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This function is going to be part of a class which can determine the efficiency and max/average power that can be produced by specific wind turbines based on the location given by the user. Is the documentation OK?

def WindEnergy_calc(density, surfaceArea, windspeed, powerCoefficient):


    """
    This function returns the value of wind energy given density of the air,

    surface area of blades, and windspeed.

    Args:

    * density (float or int) - the value represents the density of the air

    * surface area (float or int) - the value represents the total surface area of turbine

    * windspeed (float or int) - the value represents the windspeed in the area

    *Power Coeffecient of turbine (float) - value cannot exceed

    Returns:

    * total possible kinetic energy created by the wind on the turbine

    * P = 1/2*row*A*V^3*C

    """
    try:
        if powerCoefficient > 0.59:
            powerCoefficient = "Not Possible" #to break code
    except:
        print "Power Coefficient must be less than 0.59 due to Betz limit"
        return()

    half = 0.5
    windEnergy = float(half*density*surfaceArea*windspeed**3)
    return(windEnergy)
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  • The param names in the function header are different than the param names in the docstring. surfaceArea vs surface area and powerCoefficient vs Power Coeffecient of turbine. In addition you have some spelling errors and an unfinished phrase. Did you proof this before submitting it?
  • What is the purpose of stating that some of the params are "float or int" and one is "float"? Shouldn't you list the actual allowed ranges, and then test for them?
  • You don't explain what the params actually mean, you just restate what the parameter name is.
  • Your documentation doesn't line up with itself. Please make sure to align it.
  • The formula listed in the "Returns" section uses different parameters entirely. There's no way to map row A V C onto the parameters listed. And the function actually calculated is different still!

There are also some problems with the code. Your function should raise an exception if there's a problem. It does not need a try block. The caller of the function should catch the exception, not you. As it stands the except block will never be taken. Also, your function should not ever print anything. It should either do its calculation if it can, or raise if it can't.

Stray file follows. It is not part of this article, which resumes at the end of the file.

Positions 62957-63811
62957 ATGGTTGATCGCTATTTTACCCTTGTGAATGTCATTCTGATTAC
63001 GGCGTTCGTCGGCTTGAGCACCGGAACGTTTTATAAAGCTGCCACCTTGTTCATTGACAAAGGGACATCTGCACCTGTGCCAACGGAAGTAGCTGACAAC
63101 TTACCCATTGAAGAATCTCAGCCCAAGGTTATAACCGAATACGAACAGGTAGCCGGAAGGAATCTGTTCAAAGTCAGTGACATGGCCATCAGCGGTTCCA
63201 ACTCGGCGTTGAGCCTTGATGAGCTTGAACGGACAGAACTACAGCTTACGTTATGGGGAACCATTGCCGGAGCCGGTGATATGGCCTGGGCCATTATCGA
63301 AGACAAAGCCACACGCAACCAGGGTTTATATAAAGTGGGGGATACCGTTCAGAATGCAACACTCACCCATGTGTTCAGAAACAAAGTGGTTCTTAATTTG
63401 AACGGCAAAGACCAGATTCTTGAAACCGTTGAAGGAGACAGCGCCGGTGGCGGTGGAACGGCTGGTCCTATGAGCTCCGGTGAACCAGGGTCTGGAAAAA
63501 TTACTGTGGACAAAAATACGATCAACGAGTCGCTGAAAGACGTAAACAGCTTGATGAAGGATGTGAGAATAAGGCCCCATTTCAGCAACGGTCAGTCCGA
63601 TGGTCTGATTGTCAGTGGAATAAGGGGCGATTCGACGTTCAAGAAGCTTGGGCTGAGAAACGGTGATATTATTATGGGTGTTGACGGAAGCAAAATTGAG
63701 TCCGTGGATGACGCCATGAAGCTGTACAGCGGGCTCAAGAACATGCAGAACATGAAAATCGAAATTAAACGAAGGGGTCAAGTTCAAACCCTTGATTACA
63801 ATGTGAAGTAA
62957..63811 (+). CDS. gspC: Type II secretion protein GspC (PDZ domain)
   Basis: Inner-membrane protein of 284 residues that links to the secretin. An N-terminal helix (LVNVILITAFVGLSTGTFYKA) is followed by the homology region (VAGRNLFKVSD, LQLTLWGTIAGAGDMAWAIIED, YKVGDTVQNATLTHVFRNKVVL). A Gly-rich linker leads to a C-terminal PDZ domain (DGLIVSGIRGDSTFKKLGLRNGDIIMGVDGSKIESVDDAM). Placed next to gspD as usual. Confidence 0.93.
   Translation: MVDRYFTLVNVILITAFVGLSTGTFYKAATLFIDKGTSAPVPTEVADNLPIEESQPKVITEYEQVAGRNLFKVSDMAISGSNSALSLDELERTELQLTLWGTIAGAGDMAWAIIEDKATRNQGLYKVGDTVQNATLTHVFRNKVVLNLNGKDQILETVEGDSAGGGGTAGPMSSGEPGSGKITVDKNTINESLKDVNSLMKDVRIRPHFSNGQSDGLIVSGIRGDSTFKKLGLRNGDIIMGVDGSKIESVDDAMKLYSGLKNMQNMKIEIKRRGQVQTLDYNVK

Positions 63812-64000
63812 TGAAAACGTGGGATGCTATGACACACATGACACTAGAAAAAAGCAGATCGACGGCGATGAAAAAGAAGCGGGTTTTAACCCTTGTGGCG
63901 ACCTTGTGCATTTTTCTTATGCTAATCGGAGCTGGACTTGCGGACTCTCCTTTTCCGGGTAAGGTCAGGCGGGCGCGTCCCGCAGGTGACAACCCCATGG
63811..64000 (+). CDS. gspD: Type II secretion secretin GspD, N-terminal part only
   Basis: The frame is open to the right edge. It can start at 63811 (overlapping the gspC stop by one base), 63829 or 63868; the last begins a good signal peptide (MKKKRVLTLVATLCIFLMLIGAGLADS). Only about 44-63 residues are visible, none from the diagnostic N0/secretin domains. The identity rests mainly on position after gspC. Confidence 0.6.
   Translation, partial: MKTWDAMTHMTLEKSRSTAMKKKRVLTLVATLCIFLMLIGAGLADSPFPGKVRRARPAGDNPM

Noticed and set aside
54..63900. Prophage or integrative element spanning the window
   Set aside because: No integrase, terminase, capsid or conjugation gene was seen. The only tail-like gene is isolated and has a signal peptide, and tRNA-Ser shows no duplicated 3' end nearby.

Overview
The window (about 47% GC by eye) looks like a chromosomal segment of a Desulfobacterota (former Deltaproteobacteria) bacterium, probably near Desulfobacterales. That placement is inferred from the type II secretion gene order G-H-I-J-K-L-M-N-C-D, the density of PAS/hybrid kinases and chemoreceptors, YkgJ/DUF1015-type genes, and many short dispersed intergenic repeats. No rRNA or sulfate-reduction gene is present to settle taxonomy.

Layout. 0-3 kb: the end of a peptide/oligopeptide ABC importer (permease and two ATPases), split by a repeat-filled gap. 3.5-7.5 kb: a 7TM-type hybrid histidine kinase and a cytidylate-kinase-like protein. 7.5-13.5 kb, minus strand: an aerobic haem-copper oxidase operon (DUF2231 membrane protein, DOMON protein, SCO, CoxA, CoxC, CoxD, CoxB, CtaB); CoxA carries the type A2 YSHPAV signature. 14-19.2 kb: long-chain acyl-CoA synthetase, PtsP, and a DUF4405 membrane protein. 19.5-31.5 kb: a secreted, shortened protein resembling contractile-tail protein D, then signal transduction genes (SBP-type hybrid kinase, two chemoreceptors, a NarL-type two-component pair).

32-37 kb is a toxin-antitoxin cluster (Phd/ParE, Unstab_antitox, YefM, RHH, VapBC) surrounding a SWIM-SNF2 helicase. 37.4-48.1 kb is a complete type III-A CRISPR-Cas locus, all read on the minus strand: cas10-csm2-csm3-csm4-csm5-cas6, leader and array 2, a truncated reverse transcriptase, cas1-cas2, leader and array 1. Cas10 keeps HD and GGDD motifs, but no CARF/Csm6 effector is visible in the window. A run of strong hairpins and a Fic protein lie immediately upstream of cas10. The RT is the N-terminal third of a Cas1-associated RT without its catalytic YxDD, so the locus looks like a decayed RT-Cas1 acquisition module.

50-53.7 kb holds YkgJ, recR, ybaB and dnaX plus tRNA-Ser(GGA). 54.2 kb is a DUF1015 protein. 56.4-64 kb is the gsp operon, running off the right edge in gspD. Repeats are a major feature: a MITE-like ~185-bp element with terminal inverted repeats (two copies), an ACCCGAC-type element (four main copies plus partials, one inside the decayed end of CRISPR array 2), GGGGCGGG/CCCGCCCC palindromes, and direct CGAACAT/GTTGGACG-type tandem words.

I don't see any reason to stick 0.5 into a variable called half.

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    \$\begingroup\$ There's no such thing as throw in Python, it's called raise. \$\endgroup\$ – Daniel Dec 2 '17 at 11:16
  • \$\begingroup\$ Thank you for the input about the descriptions of the params. I am a little confused by your bullet about there is no way to map row AVC onto the parameters listed, so I will look into this! \$\endgroup\$ – Thomas Byrne Dec 3 '17 at 15:09
  • \$\begingroup\$ Your code needs to be clear enough so that someone who does not know the formula and did not write the code can understand what's going on and be able to maintain it. when I say "No mapping" I mean that the mapping between those single-character shorthand and the parameter names is completely unclear. I mean maybe "V" is speed, and maybe "C" is coefficient, but they're in a different order and I can't figure anything else out. Someone looking over your code should not have to guess and should not need special knowledge. \$\endgroup\$ – Snowbody Dec 4 '17 at 15:56
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  1. First, get rid of the double-spacing. I don't know if that's an artifact of posting on this site, or if you really coded it that way, but fix it!

    def WindEnergy_calc(density, surfaceArea, windspeed, powerCoefficient):
        """
        This function returns the value of wind energy given density of the air,
        surface area of blades, and windspeed.
    
        Args:
        * density (float or int) - the value represents the density of the air
        * surface area (float or int) - the value represents the total surface area of turbine
        * windspeed (float or int) - the value represents the windspeed in the area
        *Power Coeffecient of turbine (float) - value cannot exceed
    
        Returns:
        * total possible kinetic energy created by the wind on the turbine
        * P = 1/2*row*A*V^3*C
        """
        try:
            if powerCoefficient > 0.59:
                powerCoefficient = "Not Possible" #to break code
        except:
            print "Power Coefficient must be less than 0.59 due to Betz limit"
            return()
    
        half = 0.5
        windEnergy = float(half*density*surfaceArea*windspeed**3)
        return(windEnergy)
    
  2. Next, fix the name of your function. This is a function not a procedure. You aren't performing some "helper" operation and leaving your results in global variables or class members. You are performing a computation and returning the result! Pick an appropriate name:

    def wind_energy():
    def calculate_wind_energy():
    def wind_energy_of():